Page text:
very technical terms. When these terms become familiar it is easy to forget that other
people may not understand them. Because of this, health workers often use terms that
mothers may not understand when there are simpler ways of saying the same thing. For
example, a health worker may advise a mother to prepare rice water using 50 grams of rice.
If the mother does not know what grams are, or if she does not have a way to measure the
rice, she may not know how to prepare it. It would be clearer to tell her to use one open
handful of rice.
Information overload: it is better to emphasise a few
essential, easily remembered points. This exercise can be used to practise changing difficult sentences into everyday
language. You will need to decide which of the terms used in the sentence may be difficult
for a mother to understand. You should then replace them with more common expressions.
Example: Diarrhoea can lead to dehydration, so you must give your child
greater quantities of fluids than usual.
Simplification: Diarrhoea can make your child lose a lot of water from
her body and become weak. So you should give her more to drink than usual. Explanation: The words dehydration, greater quantities and fluids, may
not be familiar to the mother. It is simpler to say lose water and more to
drink. For each of the following sentences, write the same thing in a simpler way. (Suggested answers are on page 7.)
- Mix the contents of this ORS packet with 1,000ml of water and give your child 200ml
each time she has loose motions.
- After the diarrhoea episode, your child needs increased nutrition.
Source: CDD. WHO, 1993. Advising mothers.
DD welcomes letters and articles from readers about their
experiences of improving communication in practice.
Putting it into practice Training in face-to-face communication
was introduced into diarrhoeal disease control (CDD) courses in Vietnam in 1990. Health
workers are taught how to: use simple language, ask checking questions, use printed
materials effectively, and demonstrate preparation of ORS and rice water. Participants in
the training are also given the chance to practise these skills. To find out how well the training has been put into practice, health workers'
performance in six provinces has been monitored regularly, with observation visits from
regional or national staff. Mothers and other care givers have also been questioned during
household surveys about the advice they received from health workers. The results have been very positive, showing improved advice given to mothers.
Observations of 103 health workers during the year after training showed that the majority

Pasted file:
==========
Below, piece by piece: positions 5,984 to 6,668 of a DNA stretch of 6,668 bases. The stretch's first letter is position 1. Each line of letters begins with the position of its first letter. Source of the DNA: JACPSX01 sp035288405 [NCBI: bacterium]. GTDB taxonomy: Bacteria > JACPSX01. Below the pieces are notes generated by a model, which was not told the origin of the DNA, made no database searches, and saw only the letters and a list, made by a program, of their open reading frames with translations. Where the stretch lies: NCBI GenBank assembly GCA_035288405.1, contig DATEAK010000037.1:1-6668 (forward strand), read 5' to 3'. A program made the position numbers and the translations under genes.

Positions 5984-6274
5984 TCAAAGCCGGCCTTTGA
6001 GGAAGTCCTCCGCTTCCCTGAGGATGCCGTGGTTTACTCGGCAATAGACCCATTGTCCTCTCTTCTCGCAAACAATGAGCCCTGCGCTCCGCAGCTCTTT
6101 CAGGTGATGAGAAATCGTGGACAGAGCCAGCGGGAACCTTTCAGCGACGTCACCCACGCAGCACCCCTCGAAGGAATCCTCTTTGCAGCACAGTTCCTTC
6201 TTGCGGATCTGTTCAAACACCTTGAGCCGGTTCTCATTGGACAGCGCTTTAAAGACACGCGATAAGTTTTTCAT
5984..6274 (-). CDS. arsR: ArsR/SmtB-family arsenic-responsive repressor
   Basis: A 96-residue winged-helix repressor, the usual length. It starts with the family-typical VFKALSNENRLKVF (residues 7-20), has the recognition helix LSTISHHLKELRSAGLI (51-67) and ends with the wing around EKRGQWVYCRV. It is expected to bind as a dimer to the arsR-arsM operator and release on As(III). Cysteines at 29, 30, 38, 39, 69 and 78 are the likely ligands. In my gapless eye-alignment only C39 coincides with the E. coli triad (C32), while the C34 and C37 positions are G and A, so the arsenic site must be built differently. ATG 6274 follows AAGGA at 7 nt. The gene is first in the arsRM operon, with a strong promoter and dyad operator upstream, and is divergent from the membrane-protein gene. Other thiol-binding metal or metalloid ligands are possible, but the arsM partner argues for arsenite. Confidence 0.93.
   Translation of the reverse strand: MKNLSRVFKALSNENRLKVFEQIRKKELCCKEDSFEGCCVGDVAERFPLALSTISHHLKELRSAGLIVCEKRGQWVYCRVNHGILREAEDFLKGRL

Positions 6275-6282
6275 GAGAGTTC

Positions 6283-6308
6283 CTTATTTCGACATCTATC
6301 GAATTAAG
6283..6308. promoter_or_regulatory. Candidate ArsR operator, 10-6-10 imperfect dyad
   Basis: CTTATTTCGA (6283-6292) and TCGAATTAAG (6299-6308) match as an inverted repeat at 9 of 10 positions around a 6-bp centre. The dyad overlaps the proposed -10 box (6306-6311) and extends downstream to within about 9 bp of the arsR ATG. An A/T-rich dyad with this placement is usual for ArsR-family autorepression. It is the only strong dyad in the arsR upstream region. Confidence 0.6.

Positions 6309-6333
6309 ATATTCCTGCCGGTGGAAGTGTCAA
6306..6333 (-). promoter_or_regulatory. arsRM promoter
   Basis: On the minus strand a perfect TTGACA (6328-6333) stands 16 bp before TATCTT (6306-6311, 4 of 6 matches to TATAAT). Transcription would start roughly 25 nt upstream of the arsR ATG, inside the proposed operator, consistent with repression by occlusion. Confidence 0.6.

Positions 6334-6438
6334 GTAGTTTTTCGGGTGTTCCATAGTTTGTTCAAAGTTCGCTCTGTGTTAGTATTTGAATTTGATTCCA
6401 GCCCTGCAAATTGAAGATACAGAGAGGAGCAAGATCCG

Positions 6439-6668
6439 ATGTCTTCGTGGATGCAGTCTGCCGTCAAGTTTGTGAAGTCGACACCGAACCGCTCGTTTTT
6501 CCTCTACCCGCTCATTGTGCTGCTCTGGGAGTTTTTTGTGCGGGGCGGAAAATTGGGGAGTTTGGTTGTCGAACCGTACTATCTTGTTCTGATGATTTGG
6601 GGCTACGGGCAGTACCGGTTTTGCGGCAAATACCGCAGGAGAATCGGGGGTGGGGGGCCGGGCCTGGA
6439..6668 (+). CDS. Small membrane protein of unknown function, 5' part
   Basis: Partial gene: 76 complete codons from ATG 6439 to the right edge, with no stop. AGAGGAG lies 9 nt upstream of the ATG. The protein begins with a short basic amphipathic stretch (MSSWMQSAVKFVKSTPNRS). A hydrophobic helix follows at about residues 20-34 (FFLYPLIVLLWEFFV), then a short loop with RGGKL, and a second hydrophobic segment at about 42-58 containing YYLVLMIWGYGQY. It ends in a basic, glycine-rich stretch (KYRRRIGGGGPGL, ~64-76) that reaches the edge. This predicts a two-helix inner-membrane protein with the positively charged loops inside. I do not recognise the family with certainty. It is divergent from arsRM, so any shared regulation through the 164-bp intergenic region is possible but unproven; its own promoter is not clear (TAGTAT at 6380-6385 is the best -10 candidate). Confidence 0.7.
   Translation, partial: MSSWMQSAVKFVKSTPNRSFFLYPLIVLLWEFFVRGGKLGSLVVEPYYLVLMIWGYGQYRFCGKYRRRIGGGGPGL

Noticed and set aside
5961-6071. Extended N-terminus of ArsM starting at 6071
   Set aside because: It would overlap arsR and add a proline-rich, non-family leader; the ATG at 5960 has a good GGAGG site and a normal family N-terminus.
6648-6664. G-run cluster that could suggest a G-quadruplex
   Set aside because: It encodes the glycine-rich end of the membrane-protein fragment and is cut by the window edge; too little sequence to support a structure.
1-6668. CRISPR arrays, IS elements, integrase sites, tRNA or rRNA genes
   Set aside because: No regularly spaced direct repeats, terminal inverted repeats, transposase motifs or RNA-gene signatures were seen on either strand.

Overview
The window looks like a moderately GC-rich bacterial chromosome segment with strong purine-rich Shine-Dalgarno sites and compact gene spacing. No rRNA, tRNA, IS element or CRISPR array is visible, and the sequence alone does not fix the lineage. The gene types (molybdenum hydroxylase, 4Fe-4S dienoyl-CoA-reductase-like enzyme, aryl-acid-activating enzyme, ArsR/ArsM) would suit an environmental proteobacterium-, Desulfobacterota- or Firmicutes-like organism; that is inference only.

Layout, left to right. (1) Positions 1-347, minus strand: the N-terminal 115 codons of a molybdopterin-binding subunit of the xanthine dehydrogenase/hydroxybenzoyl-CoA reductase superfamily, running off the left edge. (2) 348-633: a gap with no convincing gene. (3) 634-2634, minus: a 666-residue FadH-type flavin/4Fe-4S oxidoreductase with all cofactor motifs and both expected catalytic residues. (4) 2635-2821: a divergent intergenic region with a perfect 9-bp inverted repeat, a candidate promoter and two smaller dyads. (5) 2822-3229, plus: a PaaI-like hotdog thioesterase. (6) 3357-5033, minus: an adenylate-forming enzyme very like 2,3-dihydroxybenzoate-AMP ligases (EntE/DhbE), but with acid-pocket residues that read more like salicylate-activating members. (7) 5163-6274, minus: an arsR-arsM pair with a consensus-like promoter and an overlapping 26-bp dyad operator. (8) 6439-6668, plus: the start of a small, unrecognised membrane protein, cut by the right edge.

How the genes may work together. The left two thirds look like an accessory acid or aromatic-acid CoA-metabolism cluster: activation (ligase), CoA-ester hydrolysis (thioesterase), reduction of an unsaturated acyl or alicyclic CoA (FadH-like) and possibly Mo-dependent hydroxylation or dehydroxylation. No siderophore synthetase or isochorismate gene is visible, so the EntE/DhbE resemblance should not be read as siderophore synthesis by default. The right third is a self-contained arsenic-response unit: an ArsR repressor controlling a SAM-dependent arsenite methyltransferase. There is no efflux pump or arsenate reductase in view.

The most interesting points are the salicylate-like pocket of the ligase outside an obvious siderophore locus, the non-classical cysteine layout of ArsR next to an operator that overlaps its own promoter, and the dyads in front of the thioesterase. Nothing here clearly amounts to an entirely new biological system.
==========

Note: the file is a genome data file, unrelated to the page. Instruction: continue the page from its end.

were practising what they had learnt. When mothers and carers in two provinces were asked about advice given in 1990 (before
training) and in 1992 (after training), it was found that more health workers were
following the steps set out in the course for improving the way mothers are advised (see
table below). Cathy Wolfheim, CDD, WHO and the National Institute of Hygiene and
Table of observed behaviour
|Visual aid used
* Province A is Hai Phong.
* Province B is Thua Thien-Hue.
Table of health workers' advice reported by mothers
|Used simple language
|Asked open questions to check understanding
|Used visual aids ~
|Correct technical advice given
|Advice realistic for home situation
|Mother repeats advice accurately
|Mother participates in discussion
on Diarrhoea Online Issue no. 58
September-November 1994 6 Page 7 8
Quality consultations The Quality Assurance Project describes a training course on communication skills
that has proved successful in a number of settings. During the professional training of
health workers, one-to-one communication skills are not often emphasised. Some training
courses look at what advice health workers should give people who consult them, but few
courses address how to find out information from people and how to give advice.
The result is that many people who visit health facilities experience poor communication
and do not receive the attention and information they need.* The Quality Assurance Project attempted to change this by developing a training course
in one-to-one communication skills. The training is based on the idea that if people are
better satisfied with the service they receive from health workers, they will be more
likely to follow health workers' advice, leading to improved health. This is supported by
studies conducted in the USA and Europe. First, a review was carried out of communication methods, and the following
recommendations were drawn up, covering three main communication areas. 1. Good social skills